6. 6. Local & Regional Progress, “Health in all Policies.” Perhaps the most productive aspect of BHC progress resides in the more than 100 local policies and system change developments led by local BHC grantees, promoting a culture of “health in all policies” in local jurisdictions: more walkable communities, fresh food access, park space, access to clean drinking water, etc.

What Has Been Learned?

We commissioned independent reviews of our progress from three respected entities: FSG; The University of Southern California PERE Center; and National Council on Responsive Philanthropy (NCRP). (To be precise, we were approached by NCRP as part of their “Philamplify” initiative and agreed to cooperate with their assessment tool on social change philanthropy.)

The three reports were generally consistent in their findings. In addition to describing significant levels of activity in each of the BHC communities, they also pointed out the challenges inherent in such a complex undertaking, such as maintaining clarity regarding operational priorities and alignment of understanding and effort across all the diverse participants in the enterprise.

Through our experience in BHC, we have learned a great deal about how to capitalize on key policy developments—some anticipated, others not—affecting our communities, such as the implementation of the Affordable Care Act, the advent of the Local Control Funding Formula, and upheavals in immigration policy such as DACA. Along the way, BHC has grown into a dynamic, continuously evolving hybrid of locally-driven work and state-level policy campaigns. That makes it a particularly challenging beast to evaluate in simple terms.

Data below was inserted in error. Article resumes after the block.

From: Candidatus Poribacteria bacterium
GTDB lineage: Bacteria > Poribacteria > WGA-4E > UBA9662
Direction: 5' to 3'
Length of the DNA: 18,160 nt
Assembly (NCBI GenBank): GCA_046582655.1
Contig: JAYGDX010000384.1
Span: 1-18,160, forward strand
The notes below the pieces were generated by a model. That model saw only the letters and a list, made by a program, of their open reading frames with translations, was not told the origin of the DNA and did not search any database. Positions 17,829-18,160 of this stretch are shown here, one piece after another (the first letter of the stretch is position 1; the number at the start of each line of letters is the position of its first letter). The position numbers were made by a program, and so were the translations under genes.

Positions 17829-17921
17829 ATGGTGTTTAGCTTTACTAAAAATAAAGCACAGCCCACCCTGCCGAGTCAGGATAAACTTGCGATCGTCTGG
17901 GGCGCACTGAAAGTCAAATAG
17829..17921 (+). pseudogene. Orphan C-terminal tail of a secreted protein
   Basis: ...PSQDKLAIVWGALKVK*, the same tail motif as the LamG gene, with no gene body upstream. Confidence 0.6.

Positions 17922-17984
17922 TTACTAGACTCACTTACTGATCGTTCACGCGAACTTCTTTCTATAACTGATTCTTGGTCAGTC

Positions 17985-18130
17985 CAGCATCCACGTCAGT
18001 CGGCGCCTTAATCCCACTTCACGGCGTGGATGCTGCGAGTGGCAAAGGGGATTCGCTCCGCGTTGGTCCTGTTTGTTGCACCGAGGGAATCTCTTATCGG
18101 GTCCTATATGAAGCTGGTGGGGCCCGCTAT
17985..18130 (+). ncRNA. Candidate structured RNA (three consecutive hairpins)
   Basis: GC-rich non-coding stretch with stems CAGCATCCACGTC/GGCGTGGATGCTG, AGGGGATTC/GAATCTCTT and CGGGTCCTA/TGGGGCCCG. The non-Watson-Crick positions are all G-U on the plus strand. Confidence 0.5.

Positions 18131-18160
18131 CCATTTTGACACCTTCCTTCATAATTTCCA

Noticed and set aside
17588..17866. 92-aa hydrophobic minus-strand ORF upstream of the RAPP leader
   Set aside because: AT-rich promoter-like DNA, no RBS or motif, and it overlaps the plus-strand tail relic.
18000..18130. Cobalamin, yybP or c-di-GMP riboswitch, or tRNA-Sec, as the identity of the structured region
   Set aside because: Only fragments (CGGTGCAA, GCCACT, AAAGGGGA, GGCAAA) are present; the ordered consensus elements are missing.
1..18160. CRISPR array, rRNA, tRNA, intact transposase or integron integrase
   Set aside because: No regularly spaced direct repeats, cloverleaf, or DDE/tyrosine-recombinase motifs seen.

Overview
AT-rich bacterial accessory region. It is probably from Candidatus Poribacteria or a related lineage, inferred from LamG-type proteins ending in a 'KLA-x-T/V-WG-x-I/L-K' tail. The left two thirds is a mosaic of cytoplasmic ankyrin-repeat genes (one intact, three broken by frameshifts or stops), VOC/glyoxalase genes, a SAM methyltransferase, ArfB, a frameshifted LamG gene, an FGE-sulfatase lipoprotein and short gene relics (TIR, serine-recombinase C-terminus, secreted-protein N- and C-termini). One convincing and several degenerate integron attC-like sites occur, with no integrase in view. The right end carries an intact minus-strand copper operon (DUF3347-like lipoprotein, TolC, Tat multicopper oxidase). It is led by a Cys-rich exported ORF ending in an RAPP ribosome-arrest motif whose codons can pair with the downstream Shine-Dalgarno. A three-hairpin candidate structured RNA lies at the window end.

We also have some feedback from our grantees through the Center for Effective Philanthropy survey, where we learned our strengths lie in the realm of public policy and policy change, but need to improve in grantee relations. Finally, an internal survey of program staff revealed a consensus of desire to build on BHC-developed strengths and community capacity to drive systemic change in service of healthier communities.

Overall, We Learned The Following About Our Progress

  • The top-line lesson for us has been a crystal-clear affirmation about the importance of leaders in underserved and lower-income communities flexing the civic and political power required to affect health-promoting systems change. For all of the attention heaped upon the roles that “good data,” “research effectiveness,” and “innovative approaches” have in driving public policy, the building of healthier communities is fundamentally a game of power, voice and advocacy. Plugging the voice of community into the right kind of political power grid will do more to create health and wellness than any other single intervention.